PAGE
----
Kenyan reconciliation Jeopardized Without Bolstered Efforts, warns UN Envoy
27 May 2008 – Stepped-up measures are crucial to ensure the sustainable return of those forced to flee their homes by post-electoral violence that swept through Kenya earlier this year, a United Nations envoy cautioned today.“In the absence of substantially increased efforts, we will jeopardize the fragile process of building and restoring peace in displacement affected countries,” said Walter Kälin, the Secretary-General’s Representative on the Human Rights of Internally Displaced Persons, at the end of his 19-23 May visit to Kenya.
He commended the Government, the Kenyan Red Cross, international aid organizations and the people of Kenya for their assistance to those internally displaced persons (IDPs) living in camps.
But the Government faces challenges in its efforts to return the displaced to their homes, including ensuring that the repatriations are safe and voluntary and providing humanitarian assistance in areas of return, the Representative noted.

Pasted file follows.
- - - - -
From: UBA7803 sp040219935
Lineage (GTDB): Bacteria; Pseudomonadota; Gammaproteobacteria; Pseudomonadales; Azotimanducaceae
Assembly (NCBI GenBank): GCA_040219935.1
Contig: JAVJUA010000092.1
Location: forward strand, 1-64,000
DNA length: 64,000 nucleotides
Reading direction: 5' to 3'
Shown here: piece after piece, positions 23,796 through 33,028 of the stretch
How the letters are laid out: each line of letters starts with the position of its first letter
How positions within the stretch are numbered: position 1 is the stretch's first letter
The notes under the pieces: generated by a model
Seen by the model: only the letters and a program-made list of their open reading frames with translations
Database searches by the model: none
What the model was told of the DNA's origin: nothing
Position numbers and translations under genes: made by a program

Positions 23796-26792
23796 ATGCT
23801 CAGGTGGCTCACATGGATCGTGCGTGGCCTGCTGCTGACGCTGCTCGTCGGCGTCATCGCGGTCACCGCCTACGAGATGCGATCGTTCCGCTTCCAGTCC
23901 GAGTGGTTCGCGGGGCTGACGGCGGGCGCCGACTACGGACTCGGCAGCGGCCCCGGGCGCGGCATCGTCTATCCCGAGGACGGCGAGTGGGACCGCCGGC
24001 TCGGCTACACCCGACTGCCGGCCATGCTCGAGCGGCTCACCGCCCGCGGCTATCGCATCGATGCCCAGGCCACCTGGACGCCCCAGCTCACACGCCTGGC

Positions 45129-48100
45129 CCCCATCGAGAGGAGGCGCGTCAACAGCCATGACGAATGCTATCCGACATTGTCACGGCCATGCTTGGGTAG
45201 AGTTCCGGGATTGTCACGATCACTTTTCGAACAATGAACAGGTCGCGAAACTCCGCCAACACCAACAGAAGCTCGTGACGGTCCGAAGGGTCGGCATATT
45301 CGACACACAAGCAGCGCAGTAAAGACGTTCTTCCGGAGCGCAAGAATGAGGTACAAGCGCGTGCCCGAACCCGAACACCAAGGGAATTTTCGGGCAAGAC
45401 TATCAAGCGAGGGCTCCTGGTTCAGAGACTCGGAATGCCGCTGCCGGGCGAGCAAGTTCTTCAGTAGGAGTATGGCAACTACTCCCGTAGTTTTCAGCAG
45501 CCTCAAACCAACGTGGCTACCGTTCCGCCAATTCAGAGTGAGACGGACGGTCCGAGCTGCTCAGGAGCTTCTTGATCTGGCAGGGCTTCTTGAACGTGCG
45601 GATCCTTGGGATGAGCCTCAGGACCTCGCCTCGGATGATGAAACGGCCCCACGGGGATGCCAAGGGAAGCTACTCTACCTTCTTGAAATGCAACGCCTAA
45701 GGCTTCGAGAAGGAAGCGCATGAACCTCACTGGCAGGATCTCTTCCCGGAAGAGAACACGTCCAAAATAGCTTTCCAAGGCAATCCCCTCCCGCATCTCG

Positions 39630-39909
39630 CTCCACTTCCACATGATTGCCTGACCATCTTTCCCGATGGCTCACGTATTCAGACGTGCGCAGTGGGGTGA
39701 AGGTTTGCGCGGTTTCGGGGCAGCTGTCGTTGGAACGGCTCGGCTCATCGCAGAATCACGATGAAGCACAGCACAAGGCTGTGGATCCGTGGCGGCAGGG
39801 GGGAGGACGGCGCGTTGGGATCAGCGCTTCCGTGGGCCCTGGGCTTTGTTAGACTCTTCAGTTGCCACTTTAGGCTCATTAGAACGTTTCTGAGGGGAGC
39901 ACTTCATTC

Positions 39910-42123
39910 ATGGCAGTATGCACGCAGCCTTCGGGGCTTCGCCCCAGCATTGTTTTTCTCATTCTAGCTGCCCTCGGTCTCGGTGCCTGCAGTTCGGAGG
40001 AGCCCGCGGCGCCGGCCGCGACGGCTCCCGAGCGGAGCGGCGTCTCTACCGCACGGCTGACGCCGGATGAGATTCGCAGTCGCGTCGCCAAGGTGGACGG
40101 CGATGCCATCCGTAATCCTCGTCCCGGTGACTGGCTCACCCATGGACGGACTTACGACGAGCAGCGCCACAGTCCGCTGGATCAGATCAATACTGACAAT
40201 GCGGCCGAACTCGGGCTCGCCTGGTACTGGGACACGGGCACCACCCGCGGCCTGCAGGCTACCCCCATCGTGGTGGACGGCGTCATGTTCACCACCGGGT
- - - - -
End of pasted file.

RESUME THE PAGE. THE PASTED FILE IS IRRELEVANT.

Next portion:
“While reconciliation efforts are under way and there is an increased police presence in affected areas, more robust reconciliation measures involving returning IDPs and the local communities must be undertaken to address the underlying causes of the displacement,” he said.
Mr. Kälin said that “without true reconciliation and fair transition measures, the risk of renewed violence against returnees remains high.”
While in Kenya, he visited transit sites in the Molo and Uasin Gishu districts, noting that the speed of the repatriations have left some without adequate humanitarian assistance, clean water and sanitation, access to education and basic health services.
“Returns must be better planned and coordinated if we want to avoid regression into a new emergency,” the Representative observed. “We run the risk now that the displaced persons will return to camps and urban areas in increasing numbers because life at transit sites may become unbearable.”
He said he recognizes that converting from an emergency phase to one in which IDPs can resume their lives is difficult, but warned that if this transition is not handled appropriately, there is a chance that a new round of violence could break out.
Mr. Kälin – who during his visit met with Government officials, UN agencies, the Kenyan Red Cross, non-governmental organizations (NGOs) and stopped at IDP camps – voiced concern that the lack of funds is impeding the ability of aid agencies in assisting returnees, and called on the Government and donors to provide the necessary support.
He also appealed to authorities to adopt a comprehensive IDP strategy and the laws needed to implant such a plan.